Publication Type:Journal Article
Source:Studies in Conservation, Volume 59, Number 5, p.300-313 (2014)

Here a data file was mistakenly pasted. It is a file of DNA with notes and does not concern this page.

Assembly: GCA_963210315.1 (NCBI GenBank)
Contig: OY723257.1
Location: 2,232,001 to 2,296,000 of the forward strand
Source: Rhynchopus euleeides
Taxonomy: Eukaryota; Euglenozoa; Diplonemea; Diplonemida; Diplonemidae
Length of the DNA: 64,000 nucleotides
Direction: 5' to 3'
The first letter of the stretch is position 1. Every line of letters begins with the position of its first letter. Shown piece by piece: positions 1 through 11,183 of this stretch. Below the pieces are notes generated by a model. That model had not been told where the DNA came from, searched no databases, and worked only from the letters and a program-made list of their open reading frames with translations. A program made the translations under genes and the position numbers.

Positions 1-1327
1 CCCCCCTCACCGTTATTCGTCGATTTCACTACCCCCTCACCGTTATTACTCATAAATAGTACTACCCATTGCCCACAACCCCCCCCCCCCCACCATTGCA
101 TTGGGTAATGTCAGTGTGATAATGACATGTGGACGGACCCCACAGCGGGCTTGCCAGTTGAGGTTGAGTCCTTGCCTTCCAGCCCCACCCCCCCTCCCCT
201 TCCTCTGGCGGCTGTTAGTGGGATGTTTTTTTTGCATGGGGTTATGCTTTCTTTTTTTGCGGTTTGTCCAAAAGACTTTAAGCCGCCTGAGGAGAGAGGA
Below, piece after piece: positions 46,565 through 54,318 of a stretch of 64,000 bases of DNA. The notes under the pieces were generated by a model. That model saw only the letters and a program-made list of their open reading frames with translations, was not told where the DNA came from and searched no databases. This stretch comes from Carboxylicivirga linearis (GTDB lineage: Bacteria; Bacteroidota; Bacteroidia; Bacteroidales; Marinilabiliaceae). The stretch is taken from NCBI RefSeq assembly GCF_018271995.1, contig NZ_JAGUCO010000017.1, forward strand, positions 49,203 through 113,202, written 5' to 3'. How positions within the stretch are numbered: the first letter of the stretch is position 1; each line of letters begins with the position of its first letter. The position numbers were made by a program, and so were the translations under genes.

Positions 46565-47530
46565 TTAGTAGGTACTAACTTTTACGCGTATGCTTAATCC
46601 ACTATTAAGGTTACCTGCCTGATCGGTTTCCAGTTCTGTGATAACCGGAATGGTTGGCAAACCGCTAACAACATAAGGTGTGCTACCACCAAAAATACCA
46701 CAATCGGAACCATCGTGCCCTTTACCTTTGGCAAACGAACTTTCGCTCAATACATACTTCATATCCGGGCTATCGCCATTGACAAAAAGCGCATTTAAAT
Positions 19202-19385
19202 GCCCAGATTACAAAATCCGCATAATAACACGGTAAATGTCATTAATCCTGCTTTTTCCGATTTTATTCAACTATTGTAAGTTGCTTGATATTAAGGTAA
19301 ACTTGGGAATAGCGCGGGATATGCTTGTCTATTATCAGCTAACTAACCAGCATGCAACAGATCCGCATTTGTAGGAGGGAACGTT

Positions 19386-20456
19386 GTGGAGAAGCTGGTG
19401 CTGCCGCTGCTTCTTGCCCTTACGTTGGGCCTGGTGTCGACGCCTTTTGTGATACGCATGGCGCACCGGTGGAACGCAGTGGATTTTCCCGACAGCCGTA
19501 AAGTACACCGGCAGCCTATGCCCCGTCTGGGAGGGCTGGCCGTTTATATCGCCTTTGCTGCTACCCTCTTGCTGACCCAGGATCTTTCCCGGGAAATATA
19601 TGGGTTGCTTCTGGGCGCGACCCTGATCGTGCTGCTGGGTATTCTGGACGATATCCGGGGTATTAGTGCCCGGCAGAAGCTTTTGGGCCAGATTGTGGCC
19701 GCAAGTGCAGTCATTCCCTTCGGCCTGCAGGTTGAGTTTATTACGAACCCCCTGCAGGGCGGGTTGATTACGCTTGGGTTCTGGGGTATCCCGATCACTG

An assemblage of Buddhist wall paintings and sculptures dating to the twelfth/early thirteenth century are found distributed over the interiors of the temple complex at Sumda Chun, Ladakh. Detailed investigations carried out as part of a conservation project shed light on their antiquity and production technology. The sculptures are constructed with fine mud mortar applied over a wooden armature and affixed to the walls without any support from the ground. In both the sculptures and wall paintings, the paint layer is applied over a thin gypsum ground that functions as a white colourant where unpainted. For the paint layer, azurite, vermilion, and orpiment are the dominant mineral pigments utilized. Minium (red lead) has been used for preparatory drawings and as paint. Highlighting of special areas was achieved using a laminate of tin–lead alloy and gold on relief. Overall the material and techniques employed in the execution of the wall paintings and sculptures are consistent with those reported for other early sites in the region.